Fairfax has been labeled a food desert, but that may be starting to change. Residents are banding together to provide healthy food options to the community.
PNC Fairfax Connection
, The Fairfax Learning Farm
, and other local entities are part of an ever-expanding effort promoting nutrition education in the neighborhood.
Accessing local produce
As one of four East Side learning farms organized under Holden Forests & Gardens’ Green Corps initiative,
the Fairfax Learning Farm employs high school students—who work 20 hours per week—and gives the community access to affordable fruits, flowers, and vegetables from June through October.
The farm is a product of foresight and fortitude. According to Kelly Barrett, director of Green Corps, initial soil tests indicated high amounts of lead and arsenic. Green Corps removed the top foot and a half of soil, covered the new surface with a thick, black tarp, and added an additional two feet of wood chips. Taking extra caution, they grow produce in locally bought soil, not soil native to the site.
Barrett knows that the farm, on East 79th Street between Amos and Lucia avenues, is beneficial to Fairfax residents—particularly seniors. “A lot of them, they’ve told us, have a hard time just getting around in general,” Barrett says. “So it’s really convenient for them just to be able to walk down the street and buy some produce.”
The Fairfax Learning Farm is not just student-tended, it's student-built. And it's not only for the students who gain invaluable experience and earn a paycheck, it's also for the community. According to Barrett, 44 percent of total sales from the farm stand so far this year are from electronic benefit transfers and incentive programs. This means Fairfax residents are taking advantage of this community resource, which purposely prices food at its farm stand at discounted rates.
Student workers at the Fairfax Learning Farm show off the results of their hard work.
The Fairfax Learning Farm isn’t alone in its efforts to boost community access to healthy food. In fact, the farm has some welcome competition from other urban farms in the area, Barrett says. There are also food pantries in local churches
Families who cook together stay together
Since 2014, PNC Fairfax Connection’s Families in the Kitchen To-Go program teaches families about healthy meals they can make together. Tiffani Sutton, founder and executive director of The Cutting Board Academy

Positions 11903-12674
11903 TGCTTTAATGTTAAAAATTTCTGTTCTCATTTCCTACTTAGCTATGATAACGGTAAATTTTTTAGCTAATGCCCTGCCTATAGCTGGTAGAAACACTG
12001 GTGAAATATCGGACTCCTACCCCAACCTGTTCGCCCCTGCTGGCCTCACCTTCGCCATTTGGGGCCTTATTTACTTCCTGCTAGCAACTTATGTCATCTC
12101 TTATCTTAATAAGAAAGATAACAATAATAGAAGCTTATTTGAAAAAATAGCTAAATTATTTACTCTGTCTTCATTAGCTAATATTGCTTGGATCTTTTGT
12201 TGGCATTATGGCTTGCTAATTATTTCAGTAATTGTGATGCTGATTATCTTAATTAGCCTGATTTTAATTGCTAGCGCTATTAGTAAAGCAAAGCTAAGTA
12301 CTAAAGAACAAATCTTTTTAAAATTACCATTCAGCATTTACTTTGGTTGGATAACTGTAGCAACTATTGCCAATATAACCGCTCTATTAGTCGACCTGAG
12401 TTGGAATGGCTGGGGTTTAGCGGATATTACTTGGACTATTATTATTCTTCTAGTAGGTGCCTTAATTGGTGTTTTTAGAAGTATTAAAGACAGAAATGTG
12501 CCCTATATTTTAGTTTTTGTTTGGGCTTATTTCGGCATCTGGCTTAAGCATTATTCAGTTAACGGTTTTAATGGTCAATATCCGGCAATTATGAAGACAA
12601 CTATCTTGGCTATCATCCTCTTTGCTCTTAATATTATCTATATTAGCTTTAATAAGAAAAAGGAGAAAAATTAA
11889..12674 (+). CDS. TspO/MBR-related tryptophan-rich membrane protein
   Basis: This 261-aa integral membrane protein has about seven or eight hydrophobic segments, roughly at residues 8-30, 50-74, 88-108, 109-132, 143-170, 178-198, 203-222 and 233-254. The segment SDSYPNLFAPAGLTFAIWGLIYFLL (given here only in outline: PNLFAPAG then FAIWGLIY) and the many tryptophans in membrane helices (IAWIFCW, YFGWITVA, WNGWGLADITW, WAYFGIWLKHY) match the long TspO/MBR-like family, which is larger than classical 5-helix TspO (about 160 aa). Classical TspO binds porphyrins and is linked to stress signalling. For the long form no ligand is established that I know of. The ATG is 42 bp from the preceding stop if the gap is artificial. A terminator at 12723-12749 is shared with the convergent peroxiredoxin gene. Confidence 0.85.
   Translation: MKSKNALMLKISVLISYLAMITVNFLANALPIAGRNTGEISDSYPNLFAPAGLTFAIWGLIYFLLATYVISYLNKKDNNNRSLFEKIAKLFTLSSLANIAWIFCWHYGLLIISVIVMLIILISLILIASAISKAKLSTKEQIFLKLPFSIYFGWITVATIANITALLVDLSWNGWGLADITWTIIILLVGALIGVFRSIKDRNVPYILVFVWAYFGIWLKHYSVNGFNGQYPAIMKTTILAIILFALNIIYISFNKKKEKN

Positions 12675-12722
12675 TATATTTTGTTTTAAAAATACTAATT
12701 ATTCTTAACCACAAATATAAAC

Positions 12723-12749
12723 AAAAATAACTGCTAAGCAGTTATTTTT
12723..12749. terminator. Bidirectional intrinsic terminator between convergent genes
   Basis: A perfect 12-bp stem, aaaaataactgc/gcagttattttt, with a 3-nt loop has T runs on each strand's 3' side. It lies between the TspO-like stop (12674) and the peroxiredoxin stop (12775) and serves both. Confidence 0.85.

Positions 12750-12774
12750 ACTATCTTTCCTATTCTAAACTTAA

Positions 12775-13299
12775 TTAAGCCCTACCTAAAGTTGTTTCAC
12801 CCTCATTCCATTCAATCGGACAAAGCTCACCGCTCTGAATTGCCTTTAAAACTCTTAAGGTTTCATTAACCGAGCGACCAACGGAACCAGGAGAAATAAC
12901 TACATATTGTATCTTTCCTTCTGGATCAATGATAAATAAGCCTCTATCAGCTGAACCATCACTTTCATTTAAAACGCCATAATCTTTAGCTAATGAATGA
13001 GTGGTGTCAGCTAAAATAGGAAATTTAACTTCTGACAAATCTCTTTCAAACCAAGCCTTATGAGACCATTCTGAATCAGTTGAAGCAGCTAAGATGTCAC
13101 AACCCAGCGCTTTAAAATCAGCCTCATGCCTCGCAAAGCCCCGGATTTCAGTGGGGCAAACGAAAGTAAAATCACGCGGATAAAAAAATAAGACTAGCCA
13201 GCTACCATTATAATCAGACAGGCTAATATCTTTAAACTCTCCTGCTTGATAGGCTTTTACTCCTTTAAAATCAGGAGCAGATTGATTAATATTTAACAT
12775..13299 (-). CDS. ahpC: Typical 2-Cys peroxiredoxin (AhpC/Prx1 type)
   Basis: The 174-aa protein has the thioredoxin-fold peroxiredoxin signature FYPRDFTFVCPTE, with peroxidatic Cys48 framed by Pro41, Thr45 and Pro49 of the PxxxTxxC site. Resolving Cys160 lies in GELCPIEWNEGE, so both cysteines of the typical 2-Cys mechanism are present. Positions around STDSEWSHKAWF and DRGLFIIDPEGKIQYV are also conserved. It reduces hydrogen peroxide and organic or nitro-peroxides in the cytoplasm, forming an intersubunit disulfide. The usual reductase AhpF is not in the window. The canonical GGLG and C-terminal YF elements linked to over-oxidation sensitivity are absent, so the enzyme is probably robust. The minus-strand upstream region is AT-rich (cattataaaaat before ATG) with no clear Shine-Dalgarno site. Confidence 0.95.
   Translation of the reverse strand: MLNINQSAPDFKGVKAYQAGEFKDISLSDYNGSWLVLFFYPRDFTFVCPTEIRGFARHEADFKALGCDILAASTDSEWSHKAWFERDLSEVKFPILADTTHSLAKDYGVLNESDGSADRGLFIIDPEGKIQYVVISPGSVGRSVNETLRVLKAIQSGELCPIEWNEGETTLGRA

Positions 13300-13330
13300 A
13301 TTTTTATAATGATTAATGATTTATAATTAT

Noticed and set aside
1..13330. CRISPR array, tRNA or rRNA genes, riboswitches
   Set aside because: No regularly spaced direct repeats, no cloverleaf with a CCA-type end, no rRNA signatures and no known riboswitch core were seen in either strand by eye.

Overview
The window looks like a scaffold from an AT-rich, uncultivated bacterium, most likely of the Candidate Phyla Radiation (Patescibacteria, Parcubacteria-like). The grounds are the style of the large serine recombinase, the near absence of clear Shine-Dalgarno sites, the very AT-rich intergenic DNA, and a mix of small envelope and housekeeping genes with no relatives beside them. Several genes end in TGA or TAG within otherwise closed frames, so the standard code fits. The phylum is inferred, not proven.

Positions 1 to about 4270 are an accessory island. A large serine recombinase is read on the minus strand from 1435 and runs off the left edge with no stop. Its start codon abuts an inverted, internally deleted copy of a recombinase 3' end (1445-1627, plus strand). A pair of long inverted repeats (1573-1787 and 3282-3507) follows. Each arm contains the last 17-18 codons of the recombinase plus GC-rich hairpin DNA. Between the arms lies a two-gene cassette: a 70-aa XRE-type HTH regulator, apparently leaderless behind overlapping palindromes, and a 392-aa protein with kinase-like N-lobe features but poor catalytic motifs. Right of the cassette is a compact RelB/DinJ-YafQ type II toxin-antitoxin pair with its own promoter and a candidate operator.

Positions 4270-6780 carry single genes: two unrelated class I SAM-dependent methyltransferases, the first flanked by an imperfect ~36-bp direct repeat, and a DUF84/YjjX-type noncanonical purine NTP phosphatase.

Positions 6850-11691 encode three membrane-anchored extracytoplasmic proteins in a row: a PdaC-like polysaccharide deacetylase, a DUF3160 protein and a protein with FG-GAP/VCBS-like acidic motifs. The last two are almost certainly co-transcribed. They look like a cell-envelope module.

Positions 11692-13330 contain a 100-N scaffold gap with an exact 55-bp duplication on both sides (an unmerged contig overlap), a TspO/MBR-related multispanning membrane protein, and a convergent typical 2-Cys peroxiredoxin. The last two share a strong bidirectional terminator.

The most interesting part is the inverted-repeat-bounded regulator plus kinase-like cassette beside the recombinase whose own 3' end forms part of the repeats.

, leads the program, typically on the third Wednesday of the month, featuring a meal that she and her team of sous chefs prepare.
Tiffani Sutton leads a Kitchen To Go session.
Sutton says the “To-Go” part of the name reflects a raffle; at the conclusion of each session, two families leave with ingredients to make the meal again for themselves. “You just never know what kind of a situation a family may be in,” she says. “So to be able to raffle something off like that every month to a family that may be in need or maybe even trying to figure out how to manage their diets or make a change, that’s just a really cool thing to have been implemented.”
Sutton knows how important any bit of increased accessibility can be for families, and she’s especially keen on opening Fairfax residents’ eyes to alternative, affordable food options.
“Oftentimes, when we are operating on a tight budget, we kind of go with what works,” Sutton says. “And so the intention of [the program] is to say, ‘This will also work out. It may not necessarily be directly a part of your repertoire, but give it a shot, and it’s still in your budget.’”
Susan Blasko, youth and technology coordinator at PNC Fairfax Connection, echoes Sutton’s strong belief in education.
Blasko facilitates the Kids in the Kitchen program. At 4 p.m. on the first two Wednesdays of the month, kids of all ages arrive at PNC Fairfax Connection for a crash course in cooking a meal or side dish. On Aug. 7, the goal was guacamole, and the dozen or so kids left not only with the satisfaction of a snack but also with the joy of making it themselves. A few participants even left with the avocado pits, determined to grow new avocados for themselves.
Susan Blasko facilitates a Kids in the Kitchen session.
“Even if members of the community may have access to certain foods and fruits and vegetables and things like that, we want to make sure they understand what they can do with it,” Blasko says.
There’s hope for a healthy future. Food access, which has been an issue in the past, continues to grow. “From the time that we started the farm, from what I’ve witnessed over the years, I think there’s definitely more local food access in the neighborhood,” Barrett says.
Ultimately, if Fairfax is to genuinely reinvigorate itself, it will need accessible, affordable, healthy food and residents who know what to do with it; one without the other won’t cut it. The people leading the charge know this and are working hard every day to educate the community members to, as Blasko says, “find something delicious, engage that spirit for the love of healthy food, and fold the different recipes into their own family traditions.”
This article is part of our On the Ground - Fairfax community reporting project in partnership with Fairfax Renaissance Development Corporation, Cleveland Clinic, PNC Bank, Greater Cleveland Partnership, Cleveland Neighborhood Progress, and Cleveland Development Advisors. Read the rest of our coverage here.